lunes, 31 de diciembre de 2007

Debate sobre el Arte

Hace más de 144 años Victor Hugo realizó un texto a cerca de uno de sus grándes ídolos, William Shakespeare, el texto de aproximadamente 300 hojas recorre la vida y el arte del autor inglés, pero en una parte es sumamente preciso en el problema del arte, lo que sorprende es que desde 1864 las preguntas son las mismas, lo que sigue es un fragmento del libro "William Shakespeare" de Victor Hugo (Parte 1, Libro 3: Arte y Ciencia), el texto se encuentra en inglés pues nunca he encontrado ninguna traducción al español.

  • Chapter 1

Many people in our day, readily merchants and often lawyers, say and repeat, "poetry is gone." It is almost as if they said, "There are no more roses; spring has breathed its last; the sun has lost the habit of rising; roam about all the fields of the earth, you will not find a butterfly; there is no more light in the moon, and the nightingale sings no more; the lion no longer roars; the eagle no longer soars; the Alps and the Pyrenees are gone; there are no more lovely girs or handsome young men; no one thinks any more of the graves; the mother no longer loves her child; heaven is quenched; the human heart is dead."

If it was permitted to mix the contingent with the eternal, it would be rather the contrary which would prove true. Never have the faculties of the human soul, investigated and enriched by the mysterious excavation of revolutions, been deeper and more lofty.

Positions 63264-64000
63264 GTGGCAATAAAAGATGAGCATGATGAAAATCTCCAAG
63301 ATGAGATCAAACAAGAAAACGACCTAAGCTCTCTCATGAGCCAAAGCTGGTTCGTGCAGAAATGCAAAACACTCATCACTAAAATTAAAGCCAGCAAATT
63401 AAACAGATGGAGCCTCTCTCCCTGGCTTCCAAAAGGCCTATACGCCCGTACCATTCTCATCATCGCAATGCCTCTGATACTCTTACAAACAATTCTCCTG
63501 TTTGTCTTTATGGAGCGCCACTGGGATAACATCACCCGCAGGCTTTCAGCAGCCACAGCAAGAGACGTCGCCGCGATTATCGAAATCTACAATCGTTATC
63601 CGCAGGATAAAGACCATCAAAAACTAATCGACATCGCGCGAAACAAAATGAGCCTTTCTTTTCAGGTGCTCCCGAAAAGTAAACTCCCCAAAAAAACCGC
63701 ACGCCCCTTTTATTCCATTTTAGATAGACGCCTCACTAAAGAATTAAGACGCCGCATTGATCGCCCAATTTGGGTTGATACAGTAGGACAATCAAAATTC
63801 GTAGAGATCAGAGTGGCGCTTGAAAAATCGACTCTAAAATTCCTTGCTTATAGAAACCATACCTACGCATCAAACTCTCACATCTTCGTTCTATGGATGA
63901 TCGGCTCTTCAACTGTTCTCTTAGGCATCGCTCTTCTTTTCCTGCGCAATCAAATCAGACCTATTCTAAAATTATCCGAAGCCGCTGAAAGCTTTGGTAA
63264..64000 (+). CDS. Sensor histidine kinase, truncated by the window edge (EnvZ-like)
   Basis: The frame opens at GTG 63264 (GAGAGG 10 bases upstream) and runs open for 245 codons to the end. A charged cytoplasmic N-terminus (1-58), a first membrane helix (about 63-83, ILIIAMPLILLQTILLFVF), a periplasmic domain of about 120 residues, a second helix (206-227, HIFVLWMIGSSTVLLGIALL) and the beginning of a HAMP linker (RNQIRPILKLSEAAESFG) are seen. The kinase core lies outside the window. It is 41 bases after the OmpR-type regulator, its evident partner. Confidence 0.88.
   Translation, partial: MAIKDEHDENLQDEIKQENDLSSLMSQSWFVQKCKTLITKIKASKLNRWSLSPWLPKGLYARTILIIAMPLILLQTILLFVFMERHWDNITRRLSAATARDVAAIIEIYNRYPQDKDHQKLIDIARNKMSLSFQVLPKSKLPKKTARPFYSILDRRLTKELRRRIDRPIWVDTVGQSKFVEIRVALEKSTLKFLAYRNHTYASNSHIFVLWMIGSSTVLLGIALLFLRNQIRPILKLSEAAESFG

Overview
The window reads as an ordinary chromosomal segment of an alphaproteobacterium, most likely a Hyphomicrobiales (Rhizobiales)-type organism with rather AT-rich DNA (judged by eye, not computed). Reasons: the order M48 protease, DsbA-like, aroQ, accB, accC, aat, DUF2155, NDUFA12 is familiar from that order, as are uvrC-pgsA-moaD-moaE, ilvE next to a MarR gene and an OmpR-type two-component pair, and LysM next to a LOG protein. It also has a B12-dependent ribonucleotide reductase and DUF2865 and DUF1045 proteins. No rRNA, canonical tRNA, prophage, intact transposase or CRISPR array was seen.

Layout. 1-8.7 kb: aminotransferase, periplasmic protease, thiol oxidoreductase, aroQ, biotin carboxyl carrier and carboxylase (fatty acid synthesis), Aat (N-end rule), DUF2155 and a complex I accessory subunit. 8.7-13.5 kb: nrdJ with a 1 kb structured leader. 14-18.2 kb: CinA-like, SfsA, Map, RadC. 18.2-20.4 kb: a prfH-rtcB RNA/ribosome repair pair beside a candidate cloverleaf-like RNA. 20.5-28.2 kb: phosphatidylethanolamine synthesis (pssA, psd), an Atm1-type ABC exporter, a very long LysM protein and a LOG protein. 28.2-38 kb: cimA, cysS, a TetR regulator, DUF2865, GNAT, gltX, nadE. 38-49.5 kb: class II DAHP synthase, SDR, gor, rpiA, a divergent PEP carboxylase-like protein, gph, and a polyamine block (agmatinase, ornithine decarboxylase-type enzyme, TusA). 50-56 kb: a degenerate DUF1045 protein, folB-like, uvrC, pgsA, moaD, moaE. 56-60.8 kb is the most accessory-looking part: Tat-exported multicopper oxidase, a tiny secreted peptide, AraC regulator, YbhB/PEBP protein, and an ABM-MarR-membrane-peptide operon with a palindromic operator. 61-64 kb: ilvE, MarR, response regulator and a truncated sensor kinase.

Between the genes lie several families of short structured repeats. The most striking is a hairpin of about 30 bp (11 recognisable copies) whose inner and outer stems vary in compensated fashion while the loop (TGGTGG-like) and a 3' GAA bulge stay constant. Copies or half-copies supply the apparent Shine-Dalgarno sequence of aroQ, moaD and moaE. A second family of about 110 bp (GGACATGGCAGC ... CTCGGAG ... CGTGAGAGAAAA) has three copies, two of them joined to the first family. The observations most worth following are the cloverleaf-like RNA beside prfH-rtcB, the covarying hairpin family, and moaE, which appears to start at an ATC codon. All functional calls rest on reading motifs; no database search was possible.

And wait a little; give time for the realization of the acme of social salvation,-- gratuitous and compulsory education. How long will it take? A quarter of a century; and then imagine the incalculable sum of intellectual development that this single word contains: every one can read! The multiplication of readers is the multiplication of loaves. On the day when Christ created that symbol, he caught a glimpse of printing. His miracle is this marvel. Behold a book. I will nourish with it five thousand souls, a hundred thousand souls, a million souls,-- all humanity. In the action of Christ bringing forth the loaves, there is Gutenberg bringing forth books. One sower heralds the other.

What is the human race since the origin of centuries? A reader. For a long time he has spelt; he spells yet. Soon he will read.

This infant, six thousand years old, has been at school. Where? In Nature. At the beginning, having no other book, he spelt the universe. He has had his primary teaching of the clouds, of the firmament, of meteors, flowers, animals, forests, seasons, phenomena. The fisherman of Ionia studies the wave; the shepherd of Chaldæa spells the star. Then the first books came. Sublime progress! The book is vaster yet than the grand scene, the world; for to the fact it adds the idea. If anything is greater than God seen in the sun, it is God seen in Homer.

The universe without the book is science taking its first steps; the universe with the book is the ideal making its appearance,-- therefore immediate modification in the human phenomenon. Where there had been only force, power reveals itself. The ideal applied to real facts is civilization. Poetry written and sung begins its work, magnificent and efficient deduction of the poetry only seen. A striking statement to make,-- science was dreaming; poetry acts. With the sound of the lyre, the thinker drives away brutality.